Added detail and variety makes a noticeable difference for sports games in particular. Crowds have long been unconvincing in these games, but with higher-resolution character models and more variety in the types of people in the stands, arenas and stadiums finally look a bit more lively. FIFA 14 and NBA 2K14, for example, have completely different crowds across the two generations.
Upgraded graphics don’t mean much if the gameplay is ruined as a result. Fortunately, this isn’t yet a problem for the PlayStation 4 and Xbox One. Developers are managing to reach at least 30 frames per second, which is the standard for most gameplay, while certain titles are running at a buttery 60fps. After spending time with multi-platform games on the next-gen consoles, it’s difficult to imagine going back to the inconsistent and middling performance of the older consoles. Battlefield 4 feels entirely different across the generations thanks to the jump from 30 to 60fps, and Assassin’s Creed 4 on next-gen consoles largely does away with the troublesome frame-rate drops prevalent on the Xbox 360 and PS3. We just wish more games ran at 60fps on the new consoles — many suffice for a reasonable but unimpressive 30fps.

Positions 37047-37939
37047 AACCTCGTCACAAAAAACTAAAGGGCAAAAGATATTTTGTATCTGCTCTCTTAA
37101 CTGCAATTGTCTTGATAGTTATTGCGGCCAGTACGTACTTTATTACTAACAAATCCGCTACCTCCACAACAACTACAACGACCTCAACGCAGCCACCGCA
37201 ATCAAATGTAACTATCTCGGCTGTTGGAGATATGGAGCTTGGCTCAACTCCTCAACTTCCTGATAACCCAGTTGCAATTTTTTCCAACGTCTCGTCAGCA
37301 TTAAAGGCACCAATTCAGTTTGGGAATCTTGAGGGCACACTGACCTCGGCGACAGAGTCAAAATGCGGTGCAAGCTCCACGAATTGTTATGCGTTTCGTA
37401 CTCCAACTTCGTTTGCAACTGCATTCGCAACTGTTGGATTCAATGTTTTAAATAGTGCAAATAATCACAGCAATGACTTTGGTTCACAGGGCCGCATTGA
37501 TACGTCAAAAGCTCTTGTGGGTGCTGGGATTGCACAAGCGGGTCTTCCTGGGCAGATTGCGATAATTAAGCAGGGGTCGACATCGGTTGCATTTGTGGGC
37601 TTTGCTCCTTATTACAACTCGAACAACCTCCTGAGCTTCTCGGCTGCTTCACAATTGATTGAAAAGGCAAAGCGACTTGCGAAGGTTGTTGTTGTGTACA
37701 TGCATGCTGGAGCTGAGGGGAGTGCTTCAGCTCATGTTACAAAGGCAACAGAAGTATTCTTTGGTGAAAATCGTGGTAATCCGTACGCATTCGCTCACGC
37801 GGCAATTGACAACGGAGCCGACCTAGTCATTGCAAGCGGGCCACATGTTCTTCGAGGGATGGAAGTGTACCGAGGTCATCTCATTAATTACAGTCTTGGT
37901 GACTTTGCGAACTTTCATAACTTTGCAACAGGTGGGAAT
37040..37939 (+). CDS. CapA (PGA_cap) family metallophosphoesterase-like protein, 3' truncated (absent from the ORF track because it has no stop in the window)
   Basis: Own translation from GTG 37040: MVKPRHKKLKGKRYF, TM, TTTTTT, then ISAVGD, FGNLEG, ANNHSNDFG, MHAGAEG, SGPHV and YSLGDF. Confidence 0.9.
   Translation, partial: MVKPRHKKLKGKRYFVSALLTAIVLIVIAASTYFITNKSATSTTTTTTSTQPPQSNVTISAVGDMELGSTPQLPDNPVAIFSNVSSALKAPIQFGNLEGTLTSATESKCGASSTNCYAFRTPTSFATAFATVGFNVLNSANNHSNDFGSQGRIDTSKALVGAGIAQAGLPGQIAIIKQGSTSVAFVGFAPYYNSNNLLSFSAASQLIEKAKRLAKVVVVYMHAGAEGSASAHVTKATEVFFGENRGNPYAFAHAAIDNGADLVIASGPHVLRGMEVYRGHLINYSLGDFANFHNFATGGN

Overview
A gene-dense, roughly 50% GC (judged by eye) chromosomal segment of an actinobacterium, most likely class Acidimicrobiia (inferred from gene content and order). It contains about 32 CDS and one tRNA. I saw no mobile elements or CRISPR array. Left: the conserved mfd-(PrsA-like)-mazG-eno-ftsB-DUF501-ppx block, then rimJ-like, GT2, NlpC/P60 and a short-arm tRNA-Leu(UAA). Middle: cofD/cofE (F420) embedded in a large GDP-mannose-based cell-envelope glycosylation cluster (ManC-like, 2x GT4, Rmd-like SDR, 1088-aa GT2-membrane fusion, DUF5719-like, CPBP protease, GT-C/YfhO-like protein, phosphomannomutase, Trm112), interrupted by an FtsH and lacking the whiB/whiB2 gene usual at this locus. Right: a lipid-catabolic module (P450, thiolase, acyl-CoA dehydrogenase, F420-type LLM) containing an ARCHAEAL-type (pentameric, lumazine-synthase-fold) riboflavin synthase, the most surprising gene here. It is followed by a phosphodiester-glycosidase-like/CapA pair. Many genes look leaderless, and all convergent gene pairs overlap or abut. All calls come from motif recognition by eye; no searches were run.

PS4 vs. Xbox One
If the graphics upgrades between the two console generations fail to impress you, the distinction between the visuals on the Xbox One and PlayStation 4 will seem downright miniscule. For this first batch of launch games, however, Sony’s console undoubtedly has the upper hand. Across the multi-platform titles, the improvement comes down to one factor: higher resolutions. In the early running, most developers have been more successful at running 1080p at reasonable frame rates on the PlayStation 4 than on the Xbox One. Assassin’s Creed 4: Black Flag and Call of Duty: Ghosts, for example, run at 1080p on Sony’s console versus 900p and 720p, respectively, on the Xbox One. Battlefield 4, meanwhile, runs at 900p on the PlayStation 4 compared to 720p on the Xbox One.
In direct comparison, this resolution gap manifests itself with blurrier and more pixelated environments on Microsoft’s console. However, it’s worth noting that the benefit of higher resolutions can be harder to see from a distance, especially if you play on a smaller TV. Also, beyond the resolution change, the improved effects offered by the next generation, like lighting and shadows, are the same across both of these new systems. Ultimately, then, while the graphics edge goes to Sony for now, it’s hardly a deal-breaker if you’re interested in the Xbox One.